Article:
Does the Wet Suit You

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Let’s All Go To The Snack Bar

By JJ Gaspaarotti
By JJ Gaspaarotti

Mayor Kelly has a point and it’s not on his head. He posited that public meetings of city government last way too long into the night. He is correct. City Council meetings have turned into a clean, well-lighted place where gadflies gather like moths to a flame. It’s like that old drive-in movie advertisement, “Let’s all go to the snack bar.”

Our government’s public meetings and their important outcomes have become an exotic form of an evening’s entertainment.

Many a long dark night can be spent by citizens, squirming in uncomfortable chairs, waiting for their turn to recite the lines self-appointed organizers fed them in large print on the paper they’re clutching. It’s like they’ve been hypnotized.  All they need is somebody to snap them out of their trance so they can go home to do something important, like laundry.

One of the biggest issues is the sad fact that after the same canard has been repeated for the umpteenth time it begins to take on the veneer of fact. This could be funny if the decisions made at these meetings weren’t so consequential.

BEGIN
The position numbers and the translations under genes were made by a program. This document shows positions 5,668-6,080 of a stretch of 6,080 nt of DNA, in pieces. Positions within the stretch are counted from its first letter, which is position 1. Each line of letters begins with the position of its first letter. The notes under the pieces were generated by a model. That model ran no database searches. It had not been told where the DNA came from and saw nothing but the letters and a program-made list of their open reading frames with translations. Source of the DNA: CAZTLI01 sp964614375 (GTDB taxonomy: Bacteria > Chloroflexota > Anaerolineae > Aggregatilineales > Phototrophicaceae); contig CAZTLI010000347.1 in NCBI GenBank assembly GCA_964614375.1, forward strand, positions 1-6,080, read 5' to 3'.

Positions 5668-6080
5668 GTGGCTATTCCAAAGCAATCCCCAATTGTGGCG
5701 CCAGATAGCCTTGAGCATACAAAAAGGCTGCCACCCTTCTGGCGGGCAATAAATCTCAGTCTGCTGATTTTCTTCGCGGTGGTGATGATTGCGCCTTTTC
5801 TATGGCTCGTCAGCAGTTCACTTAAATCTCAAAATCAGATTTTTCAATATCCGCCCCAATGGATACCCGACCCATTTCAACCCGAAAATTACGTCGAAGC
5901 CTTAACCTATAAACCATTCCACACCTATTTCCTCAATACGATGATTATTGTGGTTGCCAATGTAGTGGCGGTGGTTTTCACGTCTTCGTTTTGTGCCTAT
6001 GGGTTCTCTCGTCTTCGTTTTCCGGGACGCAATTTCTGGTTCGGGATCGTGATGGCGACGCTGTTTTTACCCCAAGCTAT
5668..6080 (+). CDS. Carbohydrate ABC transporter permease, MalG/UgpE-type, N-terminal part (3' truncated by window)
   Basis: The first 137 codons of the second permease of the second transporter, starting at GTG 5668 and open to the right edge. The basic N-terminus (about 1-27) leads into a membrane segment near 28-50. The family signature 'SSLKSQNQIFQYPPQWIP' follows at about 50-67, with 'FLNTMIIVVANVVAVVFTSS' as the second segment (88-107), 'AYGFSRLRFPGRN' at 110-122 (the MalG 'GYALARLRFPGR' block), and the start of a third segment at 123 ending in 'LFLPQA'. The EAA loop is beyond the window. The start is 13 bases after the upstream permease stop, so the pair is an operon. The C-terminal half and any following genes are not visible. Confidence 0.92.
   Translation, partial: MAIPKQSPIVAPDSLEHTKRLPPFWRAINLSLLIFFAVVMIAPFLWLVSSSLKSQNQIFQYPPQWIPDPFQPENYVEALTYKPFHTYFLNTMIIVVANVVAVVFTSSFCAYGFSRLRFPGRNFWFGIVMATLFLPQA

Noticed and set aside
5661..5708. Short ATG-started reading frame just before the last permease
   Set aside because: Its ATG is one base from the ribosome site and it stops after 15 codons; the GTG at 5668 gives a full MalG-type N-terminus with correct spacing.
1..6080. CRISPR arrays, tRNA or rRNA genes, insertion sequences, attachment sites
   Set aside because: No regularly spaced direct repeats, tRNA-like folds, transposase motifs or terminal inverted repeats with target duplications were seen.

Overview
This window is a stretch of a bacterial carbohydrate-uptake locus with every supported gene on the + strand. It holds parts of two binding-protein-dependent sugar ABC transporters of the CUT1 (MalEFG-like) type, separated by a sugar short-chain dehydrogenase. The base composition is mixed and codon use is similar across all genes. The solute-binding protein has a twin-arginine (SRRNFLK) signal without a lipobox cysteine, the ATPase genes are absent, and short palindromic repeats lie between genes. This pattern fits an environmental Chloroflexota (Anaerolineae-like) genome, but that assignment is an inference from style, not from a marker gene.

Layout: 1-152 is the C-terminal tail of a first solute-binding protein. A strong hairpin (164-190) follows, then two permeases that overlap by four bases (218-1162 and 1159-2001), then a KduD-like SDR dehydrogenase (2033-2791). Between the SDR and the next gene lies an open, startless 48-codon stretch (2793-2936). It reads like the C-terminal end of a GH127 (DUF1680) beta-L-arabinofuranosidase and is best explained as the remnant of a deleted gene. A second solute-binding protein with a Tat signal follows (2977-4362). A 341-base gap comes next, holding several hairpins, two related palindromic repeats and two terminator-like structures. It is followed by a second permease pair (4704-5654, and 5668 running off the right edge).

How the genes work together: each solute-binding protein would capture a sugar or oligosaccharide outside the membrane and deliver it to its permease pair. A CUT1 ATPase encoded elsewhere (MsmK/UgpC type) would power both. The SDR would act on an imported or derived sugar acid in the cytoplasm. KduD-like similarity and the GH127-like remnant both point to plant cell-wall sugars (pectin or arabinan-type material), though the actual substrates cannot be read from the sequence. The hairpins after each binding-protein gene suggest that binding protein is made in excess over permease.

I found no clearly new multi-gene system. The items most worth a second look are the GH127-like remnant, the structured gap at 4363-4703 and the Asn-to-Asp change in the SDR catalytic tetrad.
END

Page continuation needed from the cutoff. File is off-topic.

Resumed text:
Our decision makers begin to falter, weakening in the face of this onslaught. The crowd starts to resemble the bar scene from “Star Wars.” Long after the moon has set bad decisions will be made.

The winners celebrate and the losers grumble. Any appeal available will be filed within the required deadline. All are assured that another long night awaits.

But where is it written that government business should be the subject matter of an evening’s entertainment? Public participation is vital. But shouldn’t all the participants have more invested than just a sore fanny from the furniture?

We could have our meetings during normal business hours. Many government agencies do this already. Nobody’s First Amendment rights are violated. This way decisions will be made by the same light of day that we have to live with them in.

Certainly, missing work in order to attend a public meeting can be a burden. That’s the point. We all should ante up a little if we want to stick our two cents into the process of making policy decisions.  Otherwise our participation becomes gratuitous.

The plus side is those who have put themselves out to attend such a meeting gain a measure of credibility from the very fact that they are there.  Once we realize we have to inconvenience ourselves to attend many of us figure it isn’t really worth all the trouble. Often times that’s exactly right.


JJ Gasparotti moved to Laguna Beach with his family when he was 11. He has loved it ever since.



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